<span style="color: #606060">   2:</span> <span style="color: #0000ff">&lt;</span><span style="color: #800000">property</span> <span style="color: #ff0000">name</span><span style="color: #0000ff">="Status"</span> 
<span style="color: #606060">   3:</span>     <span style="color: #ff0000">type</span><span style="color: #0000ff">="WorkOrderStatusType, Infrastructure"</span> 
<span style="color: #606060">   4:</span>     <span style="color: #ff0000">not-null</span><span style="color: #0000ff">="true"</span> <span style="color: #0000ff">/&gt;</span>
<span style="color: #606060">   5:</span> ...
<span style="color: #606060">   6:</span> <span style="color: #0000ff">&lt;/</span><span style="color: #800000">class</span><span style="color: #0000ff">&gt;</span>

One very common pattern I’ve noticed as software evolves is the migration from simple boolean state codes on objects to multi-value states and eventually to the need for some kind of an event log. In the example above, perhaps originally we started with a WorkOrderStatus that was simply a boolean with states for Complete and Incomplete, and it has since moved on to include the states listed above (and several others). Now the customer wants to know when the status changed, and by whom, so they can track the WorkOrder through its workflow.

Typically this requires a bunch of changes in the database and some application logic to get the current status from the event log as the most recent one. Further, the WorkOrder might expose dates for LastUpdated and CompletedDate which should be tied to this same event log, though prior to adding the event log they were set in application code when these state transformations occurred. This is an example wherein NHibernate’s support for functions can be very helpful (see also this post by Ayende). Assuming there is an Event table which has columns for BeginStatus and EndStatus as well was a DateTime column, date properties for the WorkOrder could be mapped like so:

<span style="color: #606060">   1:</span> <span style="color: #0000ff">&lt;</span><span style="color: #800000">class</span> <span style="color: #ff0000">name</span><span style="color: #0000ff">="WorkOrder"</span><span style="color: #0000ff">&gt;</span>
<span style="color: #606060">   2:</span> <span style="color: #0000ff">&lt;</span><span style="color: #800000">property</span> <span style="color: #ff0000">name</span><span style="color: #0000ff">="LastAssignedDate"</span> <span style="color: #ff0000">formula</span><span style="color: #0000ff">="(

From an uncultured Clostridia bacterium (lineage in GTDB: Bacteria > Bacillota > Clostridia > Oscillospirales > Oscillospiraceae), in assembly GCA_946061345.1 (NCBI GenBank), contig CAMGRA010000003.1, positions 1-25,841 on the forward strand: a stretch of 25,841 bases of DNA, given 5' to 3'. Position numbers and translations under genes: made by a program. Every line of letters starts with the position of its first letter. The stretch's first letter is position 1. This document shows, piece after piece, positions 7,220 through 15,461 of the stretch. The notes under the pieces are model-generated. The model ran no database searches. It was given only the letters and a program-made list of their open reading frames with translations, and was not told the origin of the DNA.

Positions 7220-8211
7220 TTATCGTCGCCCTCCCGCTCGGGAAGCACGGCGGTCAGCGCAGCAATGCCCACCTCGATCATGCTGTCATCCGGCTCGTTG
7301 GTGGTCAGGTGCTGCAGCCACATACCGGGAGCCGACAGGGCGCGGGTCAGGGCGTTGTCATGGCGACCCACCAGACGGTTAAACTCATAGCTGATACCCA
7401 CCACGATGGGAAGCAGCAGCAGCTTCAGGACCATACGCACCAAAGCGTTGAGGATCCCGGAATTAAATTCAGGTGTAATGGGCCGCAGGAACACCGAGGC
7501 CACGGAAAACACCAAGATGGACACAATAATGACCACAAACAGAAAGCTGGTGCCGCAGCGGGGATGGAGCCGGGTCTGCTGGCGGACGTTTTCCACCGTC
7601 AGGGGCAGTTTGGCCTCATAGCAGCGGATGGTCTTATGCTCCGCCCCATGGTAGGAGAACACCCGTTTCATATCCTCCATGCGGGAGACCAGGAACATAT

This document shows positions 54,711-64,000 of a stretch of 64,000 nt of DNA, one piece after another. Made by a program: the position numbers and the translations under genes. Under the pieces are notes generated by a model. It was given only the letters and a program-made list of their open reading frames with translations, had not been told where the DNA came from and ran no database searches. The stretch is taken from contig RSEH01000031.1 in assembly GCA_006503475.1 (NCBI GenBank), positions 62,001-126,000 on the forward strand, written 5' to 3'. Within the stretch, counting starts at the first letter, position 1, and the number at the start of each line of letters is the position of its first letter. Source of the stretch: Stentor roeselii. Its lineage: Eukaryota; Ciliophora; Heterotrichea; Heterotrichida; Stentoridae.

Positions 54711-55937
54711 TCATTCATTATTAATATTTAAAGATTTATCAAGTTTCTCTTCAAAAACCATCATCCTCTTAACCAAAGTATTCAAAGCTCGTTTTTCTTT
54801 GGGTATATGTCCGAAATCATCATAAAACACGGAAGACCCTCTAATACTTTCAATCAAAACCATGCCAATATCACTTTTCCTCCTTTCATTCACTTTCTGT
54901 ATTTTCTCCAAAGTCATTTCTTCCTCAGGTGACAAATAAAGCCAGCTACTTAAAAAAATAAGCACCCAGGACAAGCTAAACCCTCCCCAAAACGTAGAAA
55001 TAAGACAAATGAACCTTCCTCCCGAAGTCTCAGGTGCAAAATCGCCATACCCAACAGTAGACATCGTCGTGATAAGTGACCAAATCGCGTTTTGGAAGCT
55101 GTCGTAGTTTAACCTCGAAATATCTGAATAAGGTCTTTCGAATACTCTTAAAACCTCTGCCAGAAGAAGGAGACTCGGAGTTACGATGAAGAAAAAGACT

<span style="color: #606060">   3:</span> select max(e.DateTime) 
<span style="color: #606060">   4:</span> from Event e 
<span style="color: #606060">   5:</span> where (e.WorkOrderId = Id)
<span style="color: #606060">   6:</span> and (e.EndStatus = 'ASD'))"</span><span style="color: #0000ff">/&gt;</span>
<span style="color: #606060">   7:</span> <span style="color: #0000ff">&lt;</span><span style="color: #800000">property</span> <span style="color: #ff0000">name</span><span style="color: #0000ff">="LastUpdatedDate"</span> <span style="color: #ff0000">formula</span><span style="color: #0000ff">="(
<span style="color: #606060">   8:</span> select max(e.DateTime) 
<span style="color: #606060">   9:</span> from Event e 
<span style="color: #606060">  10:</span> where (e.WorkOrderId = Id))"</span><span style="color: #0000ff">/&gt;</span>
<span style="color: #606060">  11:</span> ...
<span style="color: #606060">  12:</span> <span style="color: #0000ff">&lt;/</span><span styl

The nice thing about this approach is that there are fewer tables in the database that are dedicated to mere lookup data. In this case, we’ve eliminated the need for a WorkOrderStatus table that might have had columns like ID, Name, Description, ShortCode, SortBy, and perhaps other properties. Keeping the database more streamlined makes it easier to comprehend and easier to change, and keeping this logic in our classes rather than in the database makes our code easier to change and easier to test. If the raw SQL in the mapping file is a red flag for you, replace them with SQL Functions (which Ayende covers in his post).

Steve Smith

About Ardalis

Software Engineer

Steve is an experienced software architect and trainer, focusing currently on ASP.NET Core and Domain-Driven Design.